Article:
Woodburied Creek

June 29, 2009 § 19 Comments

There’s been a lot of interest in the past few years in restoring the former stream through Washington Park.  Yesterday, LA Creekfreak got a specific request about this creek, the poster, Stanley, said it is believed that the creek’s name was Woodbury Creek.  I believe this may have also been the area of interest to my mystery emailer, “Chris” whose email I had lost.  So here goes….

Scroll through the gallery above for reference, click to enlarge the images.  The 1900 USGS map shows a little swale topography but doesn’t indicate a stream, however they defined it at that time.  The swale signature, however, means that rain water was concentrating along this alignment, and it is likely that stream habitats coexisted – we see examples of that all the time in our dwindling but still-present riparian areas.  The 1928 Altadena USGS quadrangle shows a more tightly defined “swale” that was likely the stream – or could be the “stream” was the result of an effort by farmers to concentrate and ditch the water running off their property.  In the next image, I’ve traced in the line of stream flow indicated by the swale, and in the 4th image, I’ve overlaid the contemporary street grid and County stormdrains, which don’t overlay much of the creek – I suspect the City of Pasadena may also have stormdrains over the creek, as we all know it is encased in concrete today.  This last image was also overlaid in GoogleEarth, and the .kmz file can be downloaded from the GoogleEarth community forum if you want to view it against aerial imagery (download the attachment that I have posted there).

You will note the stream tapers off without physically connecting to anything downstream.  There could be lots of reasons for that.  Given the alluvial fan soils, it may have just all seeped into the shallow groundwater table, eventually flowing from the groundwater out to one of several surface streams downstream (in the general vicinity of the Huntington Gardens).  That and other creeks in Pasadena will be in other posts.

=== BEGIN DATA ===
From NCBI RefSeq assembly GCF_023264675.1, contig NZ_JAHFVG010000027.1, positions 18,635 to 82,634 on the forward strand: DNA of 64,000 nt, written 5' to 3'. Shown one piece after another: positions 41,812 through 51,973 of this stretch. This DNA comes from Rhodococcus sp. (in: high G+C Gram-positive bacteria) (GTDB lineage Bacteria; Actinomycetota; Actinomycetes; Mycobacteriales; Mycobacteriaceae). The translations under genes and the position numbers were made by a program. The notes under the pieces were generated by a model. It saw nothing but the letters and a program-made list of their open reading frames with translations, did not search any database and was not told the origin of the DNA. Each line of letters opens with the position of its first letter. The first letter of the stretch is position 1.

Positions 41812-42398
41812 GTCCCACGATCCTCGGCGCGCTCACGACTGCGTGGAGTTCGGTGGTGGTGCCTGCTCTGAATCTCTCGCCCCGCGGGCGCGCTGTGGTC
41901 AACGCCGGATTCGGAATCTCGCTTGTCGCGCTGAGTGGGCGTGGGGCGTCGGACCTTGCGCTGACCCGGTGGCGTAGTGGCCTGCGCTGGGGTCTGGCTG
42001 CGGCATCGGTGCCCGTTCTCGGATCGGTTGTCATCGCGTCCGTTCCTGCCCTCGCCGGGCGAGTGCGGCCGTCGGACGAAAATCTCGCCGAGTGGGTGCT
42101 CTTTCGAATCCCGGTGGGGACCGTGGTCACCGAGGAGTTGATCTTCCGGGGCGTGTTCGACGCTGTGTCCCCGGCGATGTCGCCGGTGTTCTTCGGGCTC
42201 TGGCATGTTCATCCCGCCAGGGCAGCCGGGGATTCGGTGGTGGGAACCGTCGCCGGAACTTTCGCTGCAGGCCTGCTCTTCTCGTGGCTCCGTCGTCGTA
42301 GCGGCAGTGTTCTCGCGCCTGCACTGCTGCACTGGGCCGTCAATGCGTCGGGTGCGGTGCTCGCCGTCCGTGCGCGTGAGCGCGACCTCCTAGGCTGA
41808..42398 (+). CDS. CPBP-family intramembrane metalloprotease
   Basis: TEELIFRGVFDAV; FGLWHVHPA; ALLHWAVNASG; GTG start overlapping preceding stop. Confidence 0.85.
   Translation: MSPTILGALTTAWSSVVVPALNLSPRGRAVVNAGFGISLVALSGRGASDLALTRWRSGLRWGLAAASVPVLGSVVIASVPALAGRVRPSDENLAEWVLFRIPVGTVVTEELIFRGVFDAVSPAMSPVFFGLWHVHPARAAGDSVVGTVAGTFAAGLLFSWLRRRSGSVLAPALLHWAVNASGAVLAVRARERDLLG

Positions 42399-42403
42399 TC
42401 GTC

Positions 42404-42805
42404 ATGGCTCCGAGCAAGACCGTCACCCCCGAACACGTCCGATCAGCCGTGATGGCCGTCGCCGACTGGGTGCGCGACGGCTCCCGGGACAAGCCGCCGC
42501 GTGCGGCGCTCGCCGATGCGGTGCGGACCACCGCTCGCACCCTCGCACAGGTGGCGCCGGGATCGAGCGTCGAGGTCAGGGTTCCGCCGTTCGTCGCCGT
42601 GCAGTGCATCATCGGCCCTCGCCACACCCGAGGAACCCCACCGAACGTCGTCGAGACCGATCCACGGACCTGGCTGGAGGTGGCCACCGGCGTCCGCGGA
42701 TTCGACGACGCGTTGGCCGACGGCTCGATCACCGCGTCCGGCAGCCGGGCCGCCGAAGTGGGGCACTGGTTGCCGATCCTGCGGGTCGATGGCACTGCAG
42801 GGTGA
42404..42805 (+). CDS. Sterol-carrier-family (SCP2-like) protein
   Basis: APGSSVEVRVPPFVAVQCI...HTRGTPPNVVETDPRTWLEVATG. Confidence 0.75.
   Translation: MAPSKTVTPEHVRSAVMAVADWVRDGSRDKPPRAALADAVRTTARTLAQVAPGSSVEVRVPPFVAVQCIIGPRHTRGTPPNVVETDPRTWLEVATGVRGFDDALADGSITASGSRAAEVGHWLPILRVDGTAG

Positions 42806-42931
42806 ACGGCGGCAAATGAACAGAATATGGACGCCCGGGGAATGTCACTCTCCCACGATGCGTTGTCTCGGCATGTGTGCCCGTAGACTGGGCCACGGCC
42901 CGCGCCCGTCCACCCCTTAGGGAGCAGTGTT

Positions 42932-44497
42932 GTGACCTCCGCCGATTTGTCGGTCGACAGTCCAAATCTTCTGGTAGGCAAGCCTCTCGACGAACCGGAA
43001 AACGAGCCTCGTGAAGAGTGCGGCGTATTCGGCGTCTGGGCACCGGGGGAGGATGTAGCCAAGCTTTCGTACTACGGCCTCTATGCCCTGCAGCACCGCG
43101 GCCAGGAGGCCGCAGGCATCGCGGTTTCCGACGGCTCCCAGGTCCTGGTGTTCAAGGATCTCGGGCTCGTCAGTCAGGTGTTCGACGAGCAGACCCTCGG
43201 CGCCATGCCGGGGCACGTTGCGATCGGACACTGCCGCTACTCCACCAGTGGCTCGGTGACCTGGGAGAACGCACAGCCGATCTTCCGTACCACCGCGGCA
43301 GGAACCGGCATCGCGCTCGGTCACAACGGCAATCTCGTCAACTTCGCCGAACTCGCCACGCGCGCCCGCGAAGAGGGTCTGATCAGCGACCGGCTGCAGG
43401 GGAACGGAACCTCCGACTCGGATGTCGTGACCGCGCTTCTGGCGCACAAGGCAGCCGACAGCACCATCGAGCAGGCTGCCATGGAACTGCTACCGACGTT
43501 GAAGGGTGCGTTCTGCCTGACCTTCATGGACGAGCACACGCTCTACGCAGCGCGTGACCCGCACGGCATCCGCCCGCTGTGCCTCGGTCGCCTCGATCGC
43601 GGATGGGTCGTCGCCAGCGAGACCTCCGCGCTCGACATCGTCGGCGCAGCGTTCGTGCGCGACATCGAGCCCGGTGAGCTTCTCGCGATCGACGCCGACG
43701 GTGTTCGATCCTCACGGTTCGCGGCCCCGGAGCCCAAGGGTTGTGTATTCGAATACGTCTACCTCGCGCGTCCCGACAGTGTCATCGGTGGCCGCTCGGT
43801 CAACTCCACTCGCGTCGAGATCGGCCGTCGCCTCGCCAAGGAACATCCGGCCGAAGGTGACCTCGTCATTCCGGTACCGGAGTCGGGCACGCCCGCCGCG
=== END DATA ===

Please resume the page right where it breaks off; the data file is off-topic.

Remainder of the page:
Good luck, ye of Washington Park – let me know if you need some help with restoration design!

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§ 19 Responses to Woodburied Creek

  • Tim says:

    Holy Mackerel. That stream practically went through what is now my backyard.

  • Petrea says:

    Stan told me about this post. Thanks, it’s informative and really, really interesting. I went down and took a couple of pictures of an area he mentioned at Mountain Avenue and Gladys Court. (It shows up on your bottom right map.) I’m posting them on my blog tomorrow, with links to your post (thankyouverymuch). I’m sure you must be right about the stormdrains over the creek. I hadn’t thought about it before I read your post, but of course now I’m seeing them (or manhole covers) just where your blue line says they’ll be.

  • Petrea says:

    Thank you Joe, you did my work for me. I hope the post brings people to LA Creek Freak. It’s a great blog.

    • Jessica Hall says:

      Glad the story is relevant to Pasadenans! And it’s great to go to your blog and see the photos – gives life to a map and supposition. The watershed that drains into the creek is pretty small – it would be interesting to see engineering calculations for flows and capacity of the drain, to see if partial restoration were feasible.